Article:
The Colorado Rockies are what they are and it’s probably time for the fans to accept that fact. Most fans, not all, get frustrated with the fact that the ownership seems to be more concerned with party decks than the product on the field. Believe me when I tell you I completely understand the frustration, I’m right there with you most of the time.
However after watching the Rockies 9th inning melt down versus the Philadelphia Phillies on Wednesday night, I saw something clearer than I’ve ever seen it before. Let’s take away the emotion, the fandom and look at the Rockies realistically.
The Rockies are an average Major League Baseball team; they are better than average at Coors Field and well below average away from 20th and Blake. On any given nine game home stand, the Rockies are probably going to go 6-3 most of the time. On the road, that record is reversed and that’s if they are lucky. Over the course of a season that computes to 81-81, the definition of average. To be fair, going .500 would be a vast improvement for the Rockies but that’s who they are.
Fans can gripe and complain all they want about the ownership and their conservative fiscal approach to building a baseball team but those words are going to continue to fall on deaf ears. If Dick Monfort was really serious about winning as he claims to be, then why does Dan O’Dowd still have an office at Coors Field? I understand he might be a glorified copy boy at this point but the fact that he is still employed by the Rockies is a joke.
Everyone likes Walt Weiss but if the Rockies were serious about winning, then they would have hired a real manager after Jim Tracy sprinted for the exits because the circus was too much for a baseball lifer. Teams who are serious about winning don’t look to 41 year-old closers, but the signing of LaTroy Hawkins apparently made sense to someone in the front office.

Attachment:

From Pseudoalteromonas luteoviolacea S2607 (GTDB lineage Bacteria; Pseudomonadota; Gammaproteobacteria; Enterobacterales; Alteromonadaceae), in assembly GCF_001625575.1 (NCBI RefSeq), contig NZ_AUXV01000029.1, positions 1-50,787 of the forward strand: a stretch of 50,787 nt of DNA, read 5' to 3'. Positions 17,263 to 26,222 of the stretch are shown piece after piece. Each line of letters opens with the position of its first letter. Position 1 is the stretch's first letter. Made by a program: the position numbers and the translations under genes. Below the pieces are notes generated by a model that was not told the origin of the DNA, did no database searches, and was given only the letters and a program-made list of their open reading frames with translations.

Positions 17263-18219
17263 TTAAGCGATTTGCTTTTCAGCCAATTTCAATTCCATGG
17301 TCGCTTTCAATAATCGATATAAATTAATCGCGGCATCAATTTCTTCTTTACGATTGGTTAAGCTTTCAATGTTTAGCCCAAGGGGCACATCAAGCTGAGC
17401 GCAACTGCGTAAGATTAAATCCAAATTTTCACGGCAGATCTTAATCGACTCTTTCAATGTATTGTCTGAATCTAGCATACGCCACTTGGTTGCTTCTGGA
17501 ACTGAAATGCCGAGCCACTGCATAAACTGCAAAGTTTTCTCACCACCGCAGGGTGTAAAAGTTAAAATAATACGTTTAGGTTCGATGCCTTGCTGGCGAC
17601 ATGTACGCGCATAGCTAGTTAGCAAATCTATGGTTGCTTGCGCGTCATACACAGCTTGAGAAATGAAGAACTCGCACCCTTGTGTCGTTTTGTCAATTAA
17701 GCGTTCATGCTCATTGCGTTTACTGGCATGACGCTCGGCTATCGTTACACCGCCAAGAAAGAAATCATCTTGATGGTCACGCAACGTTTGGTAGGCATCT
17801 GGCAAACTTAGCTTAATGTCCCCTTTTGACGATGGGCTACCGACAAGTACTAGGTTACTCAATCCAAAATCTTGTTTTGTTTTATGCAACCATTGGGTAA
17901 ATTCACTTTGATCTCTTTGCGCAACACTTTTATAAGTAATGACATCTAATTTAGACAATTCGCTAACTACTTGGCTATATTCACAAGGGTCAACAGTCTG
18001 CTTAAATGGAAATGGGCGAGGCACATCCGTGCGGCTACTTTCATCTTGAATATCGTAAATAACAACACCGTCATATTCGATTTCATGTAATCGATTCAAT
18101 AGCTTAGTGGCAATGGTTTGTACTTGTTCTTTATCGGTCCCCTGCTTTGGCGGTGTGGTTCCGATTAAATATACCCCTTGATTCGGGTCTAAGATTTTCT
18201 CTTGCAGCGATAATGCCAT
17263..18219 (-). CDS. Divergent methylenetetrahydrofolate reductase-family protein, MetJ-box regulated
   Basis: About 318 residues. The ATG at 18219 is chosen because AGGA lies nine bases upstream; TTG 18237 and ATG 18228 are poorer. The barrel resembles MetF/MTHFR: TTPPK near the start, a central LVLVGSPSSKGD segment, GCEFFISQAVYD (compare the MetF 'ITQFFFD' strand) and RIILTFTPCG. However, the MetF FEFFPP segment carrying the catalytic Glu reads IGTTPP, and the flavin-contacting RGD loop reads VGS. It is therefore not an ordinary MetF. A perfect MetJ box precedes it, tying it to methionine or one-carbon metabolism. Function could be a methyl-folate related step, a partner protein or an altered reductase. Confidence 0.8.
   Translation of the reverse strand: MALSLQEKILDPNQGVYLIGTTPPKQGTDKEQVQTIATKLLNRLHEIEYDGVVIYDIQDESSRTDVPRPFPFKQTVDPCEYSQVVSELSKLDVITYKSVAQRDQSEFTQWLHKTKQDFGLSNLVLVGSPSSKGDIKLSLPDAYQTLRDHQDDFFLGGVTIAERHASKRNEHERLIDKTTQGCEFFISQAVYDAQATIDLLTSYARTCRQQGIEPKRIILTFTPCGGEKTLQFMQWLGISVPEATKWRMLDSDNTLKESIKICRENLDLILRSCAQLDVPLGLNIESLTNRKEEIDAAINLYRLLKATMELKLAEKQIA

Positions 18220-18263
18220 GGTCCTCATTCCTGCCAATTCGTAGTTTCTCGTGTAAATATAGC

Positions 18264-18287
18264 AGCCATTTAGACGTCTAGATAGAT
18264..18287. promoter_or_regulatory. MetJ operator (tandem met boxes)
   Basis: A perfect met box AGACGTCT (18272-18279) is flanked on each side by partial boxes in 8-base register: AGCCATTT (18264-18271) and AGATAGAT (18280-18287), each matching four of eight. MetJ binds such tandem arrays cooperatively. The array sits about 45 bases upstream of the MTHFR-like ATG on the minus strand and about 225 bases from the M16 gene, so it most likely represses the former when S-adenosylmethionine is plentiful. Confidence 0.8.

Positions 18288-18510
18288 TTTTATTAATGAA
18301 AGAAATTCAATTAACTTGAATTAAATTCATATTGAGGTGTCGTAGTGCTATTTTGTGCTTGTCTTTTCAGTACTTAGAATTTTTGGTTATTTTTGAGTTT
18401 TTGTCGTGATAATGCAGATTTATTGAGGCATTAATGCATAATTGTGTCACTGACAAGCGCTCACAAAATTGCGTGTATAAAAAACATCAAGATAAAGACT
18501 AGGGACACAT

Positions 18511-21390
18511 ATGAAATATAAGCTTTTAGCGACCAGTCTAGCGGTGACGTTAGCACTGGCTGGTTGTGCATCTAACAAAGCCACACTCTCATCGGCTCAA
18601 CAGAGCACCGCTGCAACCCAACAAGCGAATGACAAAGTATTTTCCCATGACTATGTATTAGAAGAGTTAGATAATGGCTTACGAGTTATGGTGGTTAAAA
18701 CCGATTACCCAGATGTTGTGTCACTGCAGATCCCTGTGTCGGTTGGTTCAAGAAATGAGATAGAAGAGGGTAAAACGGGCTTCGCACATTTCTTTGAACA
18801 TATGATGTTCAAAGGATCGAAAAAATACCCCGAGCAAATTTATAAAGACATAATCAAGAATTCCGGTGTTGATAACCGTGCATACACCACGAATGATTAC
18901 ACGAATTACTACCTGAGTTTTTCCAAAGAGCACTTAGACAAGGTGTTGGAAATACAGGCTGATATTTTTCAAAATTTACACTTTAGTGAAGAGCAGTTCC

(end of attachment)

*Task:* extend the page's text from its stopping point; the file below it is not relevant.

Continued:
The Rockies do have talent, no one is denying that, and that’s why they will probably win 75-80 games this season. This is where the disconnect between the ownership and the fans exists; the Monforts are content with a “competitive” team while the fans are screaming for more. Monfort states publically that he wants to win more than anyone else, but his actions say otherwise. Owners, who want to win, spend the offseason discussing how to get better with members of their front office. Monfort spent this past offseason promoting a new party deck at the ballpark. That simple difference probably says more than anything else that’s been written to this point.
Sure the Rockies are going to get lucky about once every 10 years and make the playoffs as they’ve done three times in their history. There will be years when the National League West is down or the Rockies will get hot and win 19 of 20 as they did in 2009. In that 2009 season, the Rockies were a .500 team before that historic run and it was a historic run. That’s the problem, the Rockies are only going to win when the other teams are down or they go on a streak that happens once every 100 years.
So what’s the answer for fans? I don’t have a simple answer for you but know this, nothing is going to change. We can call into sports talk shows, write blogs or even stop going to the games and nothing is going to change. The Monforts are making money hand over foot and in the end, that’s the only scoreboard they care about.
While I may not have answers, I will leave those frustrated fans with some advice. If you enjoy going to Coors Field on summer nights, then go. Have a good time and enjoy some baseball, the Rockies generally play well at home anyway. If however you are one of those fans who, like me, burn to win then here’s what I would tell you. Watch the Rockies to past the time until the Denver Broncos open training camp.
The Rockies are what they are, a baseball team striving for .500. Sad, but true!